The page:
Do you understand the risk you are running when two events come to a merging point in your schedule?
 There's a series of tasks running along on one path, call it "A"
 There's another series of tasks, not dependent on "A", running along on path "B"
 But, all the events set to begin on path "C" can't begin until everything on paths "A" and "B" finish.
In effect, the completion of everything along "A" and "B" gates, or controls, the beginning of "C".
So, where is the hazard?
The hazard is that "C" will be late starting if either "A" or "B" are late. Actually, that doesn't sound like such a big deal, so what's the problem here?
It's all in the probabilities. Consider this example:
 "A" probably late 1 chance in 4 [written as: 1/4], and
 "B" probably late 3 chances in 10 [written as : 3/10].
 In 40 chances, we expect "A" to to be late 10 times (1 chance in 4, 10 chances in 40), but ontime 30 times. Of course, "C" will be late those 10 times that "A" is late.
 But when "A" is ontime, 30 chances (out of 40), the performance of "B" determines the performance of "C" ("B" late makes "C" late).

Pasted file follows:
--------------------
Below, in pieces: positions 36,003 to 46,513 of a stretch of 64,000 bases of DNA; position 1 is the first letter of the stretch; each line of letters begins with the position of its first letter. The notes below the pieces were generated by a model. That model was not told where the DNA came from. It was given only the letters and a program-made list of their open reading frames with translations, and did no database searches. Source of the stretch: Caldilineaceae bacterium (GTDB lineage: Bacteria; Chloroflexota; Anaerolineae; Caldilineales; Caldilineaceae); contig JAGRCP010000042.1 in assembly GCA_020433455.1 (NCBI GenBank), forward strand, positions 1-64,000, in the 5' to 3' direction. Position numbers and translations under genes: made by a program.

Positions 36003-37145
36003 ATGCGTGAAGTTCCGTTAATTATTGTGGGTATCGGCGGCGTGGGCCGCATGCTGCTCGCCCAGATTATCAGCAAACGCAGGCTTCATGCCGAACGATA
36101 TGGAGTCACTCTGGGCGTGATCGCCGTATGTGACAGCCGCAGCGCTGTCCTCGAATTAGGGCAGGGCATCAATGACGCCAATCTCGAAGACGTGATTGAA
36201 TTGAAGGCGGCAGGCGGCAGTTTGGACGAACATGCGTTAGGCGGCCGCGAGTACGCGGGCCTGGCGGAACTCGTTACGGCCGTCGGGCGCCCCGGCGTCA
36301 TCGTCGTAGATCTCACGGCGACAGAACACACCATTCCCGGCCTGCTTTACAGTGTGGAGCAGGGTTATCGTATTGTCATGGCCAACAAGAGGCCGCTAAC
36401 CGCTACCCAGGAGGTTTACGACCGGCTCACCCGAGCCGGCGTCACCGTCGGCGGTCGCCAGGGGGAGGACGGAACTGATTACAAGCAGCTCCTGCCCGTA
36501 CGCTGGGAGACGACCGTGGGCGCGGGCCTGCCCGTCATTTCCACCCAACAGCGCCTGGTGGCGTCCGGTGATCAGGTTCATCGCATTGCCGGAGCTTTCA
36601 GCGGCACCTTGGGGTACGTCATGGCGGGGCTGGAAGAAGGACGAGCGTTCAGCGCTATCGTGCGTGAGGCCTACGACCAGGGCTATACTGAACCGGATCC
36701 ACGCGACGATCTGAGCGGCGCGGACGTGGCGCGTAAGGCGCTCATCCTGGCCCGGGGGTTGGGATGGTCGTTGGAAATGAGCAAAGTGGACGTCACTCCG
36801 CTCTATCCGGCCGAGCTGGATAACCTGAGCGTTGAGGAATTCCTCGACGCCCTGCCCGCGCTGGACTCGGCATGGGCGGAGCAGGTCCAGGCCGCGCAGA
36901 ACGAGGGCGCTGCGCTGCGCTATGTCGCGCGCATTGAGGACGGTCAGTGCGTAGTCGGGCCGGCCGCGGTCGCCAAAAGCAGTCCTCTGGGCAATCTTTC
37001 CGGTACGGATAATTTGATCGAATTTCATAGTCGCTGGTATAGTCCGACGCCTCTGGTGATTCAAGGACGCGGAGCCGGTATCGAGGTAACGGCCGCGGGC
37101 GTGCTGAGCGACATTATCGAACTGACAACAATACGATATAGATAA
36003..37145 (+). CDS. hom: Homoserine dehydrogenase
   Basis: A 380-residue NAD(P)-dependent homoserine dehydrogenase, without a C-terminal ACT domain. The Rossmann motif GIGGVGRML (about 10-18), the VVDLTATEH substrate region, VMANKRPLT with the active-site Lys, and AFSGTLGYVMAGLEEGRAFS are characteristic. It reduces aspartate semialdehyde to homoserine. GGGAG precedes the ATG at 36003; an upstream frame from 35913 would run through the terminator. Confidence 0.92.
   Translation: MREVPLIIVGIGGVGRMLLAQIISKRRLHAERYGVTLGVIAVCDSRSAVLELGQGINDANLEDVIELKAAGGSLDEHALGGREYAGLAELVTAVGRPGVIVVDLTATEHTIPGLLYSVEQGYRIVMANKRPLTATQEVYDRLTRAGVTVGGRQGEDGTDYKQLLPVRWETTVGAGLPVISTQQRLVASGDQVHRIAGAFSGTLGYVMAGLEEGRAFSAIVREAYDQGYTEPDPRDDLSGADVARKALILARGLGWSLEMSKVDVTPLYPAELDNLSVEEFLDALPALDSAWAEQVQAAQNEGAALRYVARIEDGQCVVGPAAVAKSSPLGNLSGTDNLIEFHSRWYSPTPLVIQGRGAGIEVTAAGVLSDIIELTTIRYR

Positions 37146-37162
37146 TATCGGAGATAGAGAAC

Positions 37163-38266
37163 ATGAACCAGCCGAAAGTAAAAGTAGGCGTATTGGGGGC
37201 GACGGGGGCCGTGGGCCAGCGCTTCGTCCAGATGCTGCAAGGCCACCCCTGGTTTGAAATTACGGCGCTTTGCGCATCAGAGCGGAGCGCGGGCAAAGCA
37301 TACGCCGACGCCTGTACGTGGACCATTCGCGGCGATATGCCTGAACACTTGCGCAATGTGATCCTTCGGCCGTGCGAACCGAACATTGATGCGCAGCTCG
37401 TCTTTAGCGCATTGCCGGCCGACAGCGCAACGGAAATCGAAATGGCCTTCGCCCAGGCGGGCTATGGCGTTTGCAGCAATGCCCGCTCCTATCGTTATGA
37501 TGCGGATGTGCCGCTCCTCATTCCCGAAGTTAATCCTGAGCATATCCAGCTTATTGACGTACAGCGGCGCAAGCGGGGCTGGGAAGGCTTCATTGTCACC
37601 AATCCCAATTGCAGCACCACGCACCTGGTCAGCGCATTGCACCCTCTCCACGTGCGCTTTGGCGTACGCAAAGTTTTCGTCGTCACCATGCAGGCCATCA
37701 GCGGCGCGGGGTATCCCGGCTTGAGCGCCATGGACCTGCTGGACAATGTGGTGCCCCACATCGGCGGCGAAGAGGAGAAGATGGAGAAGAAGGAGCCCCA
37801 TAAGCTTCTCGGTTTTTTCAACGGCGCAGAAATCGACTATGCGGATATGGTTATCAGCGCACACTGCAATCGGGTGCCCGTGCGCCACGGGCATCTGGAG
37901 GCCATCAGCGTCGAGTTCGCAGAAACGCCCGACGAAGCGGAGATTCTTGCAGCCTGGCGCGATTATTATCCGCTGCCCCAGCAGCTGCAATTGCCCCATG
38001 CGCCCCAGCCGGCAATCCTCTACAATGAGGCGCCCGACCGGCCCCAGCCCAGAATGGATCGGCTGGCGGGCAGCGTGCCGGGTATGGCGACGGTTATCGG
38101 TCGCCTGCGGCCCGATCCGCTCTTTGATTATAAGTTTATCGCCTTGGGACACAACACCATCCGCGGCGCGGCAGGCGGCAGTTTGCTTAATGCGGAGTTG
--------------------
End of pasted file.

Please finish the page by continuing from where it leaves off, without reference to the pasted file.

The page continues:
In 30 chances we expect "B" to be late 9 times (3 chances in 10, 9 chances in 30).
But if late 9 times, then "B" is ontime 21 times  Consequently: "C" is expected to start ontime 21 of 40 trials, or just over 50% (about 1/2)
 But, that means "C" is expected to be late almost half the time  10 late starts from the effects of Path A and 9 more from Path B. Altogether, that's 19 late starts out of 40  a serious performance degradation from either that of "A" [25% late, 10 out of 40] or "B" [30% late, 12 out of 40]
(*) the common denominator of 1/4 and 3/10 is 40
We can show all this with this mapping chart:

Path A 
Path B 
Path C 
Probably late 
1/4 
3/10 
1 – 21/40 
Probably ontime 
3/4 
7/10 
21/40 
Independence simplifies:
Notice that along the bottom row, Path C is just the multiplication of Path A and Path B probabilities
Along the top row, the probabilities in all cases are just 1 bottom row, cell by cell. [the number 1 represents all possibilities]
These calculations are only valid if Path A is in every way independent of Path B. If not, then there is crosstalk between paths that will degrade the calculations.
But in a project, what does independence mean?
 No shared resources that could cause conflicts
 No shared lessonslearned after the tasks on Path A or B begin
 No changes in "A" because of what is happening in "B"
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